Wednesday, January 30, 2013

79. Oscar Wilde between Paris and Brighton

The Java-Bode reported the one-time performance of Ibsen's Ghosts in London on 13 March 1891. It not only mentioned Shannon as a member of the Independent Theatre Society, but also noted that Oscar Wilde had come to see the play. This is interesting, as his chronology mentions that he was in Paris on 11 March and in Brighton on 16 March and what he did in between is unrecorded. 

Norman Page's An Oscar Wilde Chronology (1991) shows that on 3 March Wilde was to visit the French poet Stéphane Mallarmé, that he was very ill a few days later, that he called on Zola on the 11th of March, and the next date is 16 March, when Wilde wrote that he was staying at the Hotel Metropole in Brighton, still (or again) very ill. These dates are based on Wilde's correspondence, as are those in the online Wilde Chronology of the Oscholars.

The Complete Letters of Oscar Wilde (2000) show that Wilde had been in Paris since 25 February 1891 (and possibly earlier) when he wrote to Mallarmé that he would be honoured to meet the author of L'Après-Midi d'un Faune. Apparently, Wilde suffered from the flu, as he had lost his voice, but a few days later he wrote to his son Cyril that he went out every morning for a drive in the Bois de Boulogne and that every evening he would sit outside at 'little tables' looking at the passing carriages. On 7 March he wrote to Coulson Kernahan, his editor at Ward, Lock and Co, that he had not corrected the proofs for The Picture of Dorian Gray earlier, because he had been 'very ill'. All these letters were written from the Hôtel de l'Athénée, 15 rue Scribe, in Paris.


15, rue Scribe, Paris
Wilde's next dated letter is of 16 March 1891, again to Kernahan: 'I am still very ill, but Brighton is doing me good', and he announced that he would return 'to town' (London) the next day. There was no word about the first performance of Ibsen's Ghosts that he had witnessed in between.

From the Dutch review we now know that he had been in the audience on 13 March 1891. The English papers (The Times, The Daily Telegraph, etc.) mentioned no names other than those of the actors and that of Jack T. Grein, as it would have been risky to connect any respectable individual in the audience with a performance that was considered a scandal. The papers condemned the play and asked the Lord Chamberlain to ban it. In the Dutch review Wilde's name was followed immediately by that of John Gray, see next week's blog.

Among other names that were mentioned by the Dutch eye-witness of the event are the owner of The Times, John Walter, the Earl of Pembroke, the Earl of Londesborough, Clement Scott (of The Daily Telegraph), and at least ten other critics. From the Republic of Letters he mentioned George Moore, Oscar Wilde, and John Gray. The House of Lords was represented by Justin Huntly McCarthy and C.P. Colnaghi, from the art world the names of Charles Shannon and the engraver Carl Henschel, the actors Madeleine Shirley, Emily Duncan, Adrienne Dairolles and members of the Playgoers Club were mentioned. The orchestra that mainly consisted of Dutch musicians, was led by the Dutch conductor  and composer Jan Mulder, and played a few pieces by Edvard Grieg. Mulder also performed at a concert at the Dutch Club and at the Savage Club. He would also be present at the October 1891 performance of The Independent Theatre Society, when Zola's Thérèse Raquin in a translation of Alexander Teixeira de Mattos was staged. George Moore had revised this translation.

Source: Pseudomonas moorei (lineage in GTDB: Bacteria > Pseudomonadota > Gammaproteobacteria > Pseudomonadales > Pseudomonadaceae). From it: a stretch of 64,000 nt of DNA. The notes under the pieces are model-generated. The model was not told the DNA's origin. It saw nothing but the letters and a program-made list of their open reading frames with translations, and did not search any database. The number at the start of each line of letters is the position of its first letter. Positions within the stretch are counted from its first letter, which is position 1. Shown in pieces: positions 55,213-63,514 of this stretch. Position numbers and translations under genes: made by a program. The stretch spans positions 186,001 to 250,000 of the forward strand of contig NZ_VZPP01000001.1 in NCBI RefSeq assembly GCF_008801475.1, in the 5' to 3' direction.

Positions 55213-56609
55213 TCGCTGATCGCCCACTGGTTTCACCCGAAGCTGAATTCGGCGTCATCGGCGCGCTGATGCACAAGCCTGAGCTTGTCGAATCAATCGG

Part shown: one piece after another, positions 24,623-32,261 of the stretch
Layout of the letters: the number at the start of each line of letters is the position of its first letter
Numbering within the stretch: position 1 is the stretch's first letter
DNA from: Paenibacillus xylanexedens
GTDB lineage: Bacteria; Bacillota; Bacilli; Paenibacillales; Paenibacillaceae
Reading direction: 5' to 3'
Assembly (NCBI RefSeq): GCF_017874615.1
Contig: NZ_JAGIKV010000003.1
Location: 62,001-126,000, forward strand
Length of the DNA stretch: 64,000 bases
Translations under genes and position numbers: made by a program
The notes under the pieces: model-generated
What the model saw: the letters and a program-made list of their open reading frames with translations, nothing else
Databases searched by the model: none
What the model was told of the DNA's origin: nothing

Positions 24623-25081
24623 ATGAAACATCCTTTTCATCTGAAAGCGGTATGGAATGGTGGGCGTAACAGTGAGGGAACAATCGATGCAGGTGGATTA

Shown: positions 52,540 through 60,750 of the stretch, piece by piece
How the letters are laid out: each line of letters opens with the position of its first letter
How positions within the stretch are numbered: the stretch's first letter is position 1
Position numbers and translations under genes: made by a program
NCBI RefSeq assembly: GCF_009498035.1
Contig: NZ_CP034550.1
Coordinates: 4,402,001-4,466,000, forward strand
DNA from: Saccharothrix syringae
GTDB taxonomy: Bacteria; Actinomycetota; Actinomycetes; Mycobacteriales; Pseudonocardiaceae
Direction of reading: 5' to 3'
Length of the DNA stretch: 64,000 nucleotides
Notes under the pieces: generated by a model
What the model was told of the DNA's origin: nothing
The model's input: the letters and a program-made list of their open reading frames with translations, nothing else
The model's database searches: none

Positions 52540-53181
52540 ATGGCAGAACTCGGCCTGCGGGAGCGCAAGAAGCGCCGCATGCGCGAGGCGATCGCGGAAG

Wednesday, January 23, 2013

78. Shannon spotted in the theatre

A new resource hosted by the National Library of the Netherlands, 'Historical newspapers', gives free access to Dutch newspapers from 1618 to 1995. Not all newspapers are available yet, but the great thing is that word searches are possible, and a search for 'C.H. Shannon', for example, yields seven results, including a very early one that was previously unknown. This article, 'Een vrije schouwburg', about the Independent Theatre, was published on 6 May 1891 in the Java-bode, a newspaper for the Dutch East Indies (Indonesia). It was not written by one of their correspondents, but taken from another newspaper, Het dagblad ('The daily') of which no copies have been preserved.
Jack T. Grein
The Théâtre Libre was directed by André Antoine, but the 1891 event that mentioned this name on the programme was staged by Jack T. Grein (1862-1935), and although the article still calls his theatre production by the old name, the performance was in fact the first of a series of the Independent Theatre, a private society that could stage controversial plays using a subscription system. Grein staged Henrik Ibsen's play Ghosts on syphilis and adultary at the Royalty Theatre, at 73 Dean Street, Soho, London, on 13 March 1891. The play was considered to be 'repulsive', 'coarse', 'vulgar', 'absurd', 'revolting', you name it.

It took a few months for the event to be covered by a newspaper in the Dutch East Indies, and it probably only did so, because Grein was born a Dutchman who had emigrated to London in 1885 and was naturalized in 1895.